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I was half listening to the advertising for Tamiflu on the television as I waited for the weather. When the “fine-print-calming-disclaimer voice” listed the possible side-effects, I perked up. Say what? We are talking about having the flu and taking something to ease the problems wracking our system so we can return to normal life. How is this helpful?

Side-effects may include:

More common
Diarrhea
nausea
vomiting
Less common
Abdominal or stomach pain
bloody nose or unexplained nosebleeds (occurs mainly in children)
burning, dry, or itching eyes (mainly in children)
dizziness
ear disorder (occurs mainly in children)
excessive tearing of the eyes (mainly in children)
redness, pain, or swelling of the eye or eyelid (mainly in children)
trouble with sleeping

Psychiatric side effects have included abnormal behavior and delirium (including symptoms such as altered level of consciousness, confusion, delusions, hallucinations, agitation, anxiety, nightmares) during postmarketing experience. Mania has been reported.[Ref]

Delirium and abnormal behavior leading to injury, with fatal outcomes in some cases, in influenza patients receiving oseltamivir have been reported during postmarketing experience (mostly in Japan).

I’ll take my chances with the flu.

So what are we doing to ourselves that we medicate to the point of vomiting? Wasn’t I looking for cure for that exact symptom? It doesn’t seem to make much sense. Since leaving the world of health care insurance, I have paid more attention to the rhythms of my body and made changes to what I become worried about. We all age, teeth don’t last as long as other parts of the body, even if you grew up in the ’50s when fluoride was pumped into the water to make our teeth strong. Joints become less pliable and have quicker stopping points in range of motion. Eyesight becomes soft and fuzzy around the edges. Skin seems to sag and shift.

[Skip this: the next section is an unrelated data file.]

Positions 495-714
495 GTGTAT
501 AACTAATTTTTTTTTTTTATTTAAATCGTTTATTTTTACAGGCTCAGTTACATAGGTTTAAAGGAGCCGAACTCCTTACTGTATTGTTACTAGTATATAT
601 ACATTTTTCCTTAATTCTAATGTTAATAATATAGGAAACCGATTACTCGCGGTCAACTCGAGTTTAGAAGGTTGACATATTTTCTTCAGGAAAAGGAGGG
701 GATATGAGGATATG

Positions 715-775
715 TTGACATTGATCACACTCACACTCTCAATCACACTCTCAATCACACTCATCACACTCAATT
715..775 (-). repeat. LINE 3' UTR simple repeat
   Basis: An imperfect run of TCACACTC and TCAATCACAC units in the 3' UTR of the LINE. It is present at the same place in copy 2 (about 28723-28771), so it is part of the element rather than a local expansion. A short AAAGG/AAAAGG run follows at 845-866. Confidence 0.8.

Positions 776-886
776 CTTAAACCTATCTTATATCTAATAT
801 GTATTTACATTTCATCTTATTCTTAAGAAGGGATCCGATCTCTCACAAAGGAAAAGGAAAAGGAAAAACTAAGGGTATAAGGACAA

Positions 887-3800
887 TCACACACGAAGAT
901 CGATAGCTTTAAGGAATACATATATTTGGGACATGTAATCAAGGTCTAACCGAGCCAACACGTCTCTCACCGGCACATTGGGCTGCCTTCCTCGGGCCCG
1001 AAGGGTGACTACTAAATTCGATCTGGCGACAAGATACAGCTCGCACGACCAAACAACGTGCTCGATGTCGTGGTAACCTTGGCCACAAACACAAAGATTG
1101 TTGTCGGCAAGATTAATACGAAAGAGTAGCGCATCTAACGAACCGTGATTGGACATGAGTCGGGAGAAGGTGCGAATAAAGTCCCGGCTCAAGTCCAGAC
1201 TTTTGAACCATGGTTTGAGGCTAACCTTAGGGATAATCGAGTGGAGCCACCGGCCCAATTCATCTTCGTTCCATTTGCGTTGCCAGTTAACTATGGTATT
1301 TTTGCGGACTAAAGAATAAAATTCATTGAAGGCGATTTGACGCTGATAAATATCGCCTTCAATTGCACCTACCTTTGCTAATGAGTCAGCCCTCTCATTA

I also live in a world where many of the people I interact with all day are my age and have stepped away from contemporary medicine. We share what works for the small stuff and how diet can have a positive  impact on the degeneration occurring in our systems. When I have ground my teeth all night in stress and they feel so loose it is scary, a few days of dedicated oil pulling with a rich tablespoon of Butternut Squash Seed oil will ease the pain and tighten my molars so eating is once again enjoyable.

And eating should be enjoyable. There are so many wondrous ways to cook the same healthy balance of fish, meat, veggies (even in the dead season), and cheeses to explore. Food is comfort and sustenance but also requires creativity for budgetary and availability reasons.

As to the stiff joints and small aches, they are part of life. That little finger I broke years ago when I jammed it on Night’s neck over a jump, was always slated for arthritis. A teaspoon of honey and Saigon Cinnamon every few days loosens and relieves for now. As to the flu? I did get a shot this year as always. It is required for Hospice and so far I haven’t had a flu in years. If I do succumb you can be assured I will not be taking a drug for it that has side-effects worse than the actual malady.

tamiflu-logo

14 comments on “Here’s To Your Health

  1. ann knisell says:

    I agree 100%. Very well said! I too have had my flu shot and hope it works like it has in many past years! I am also required to get one due to my asthma. I have changed my diet so much in the last year and took myself off many meds. I feel great and have lost 30 pounds! Love your blogs!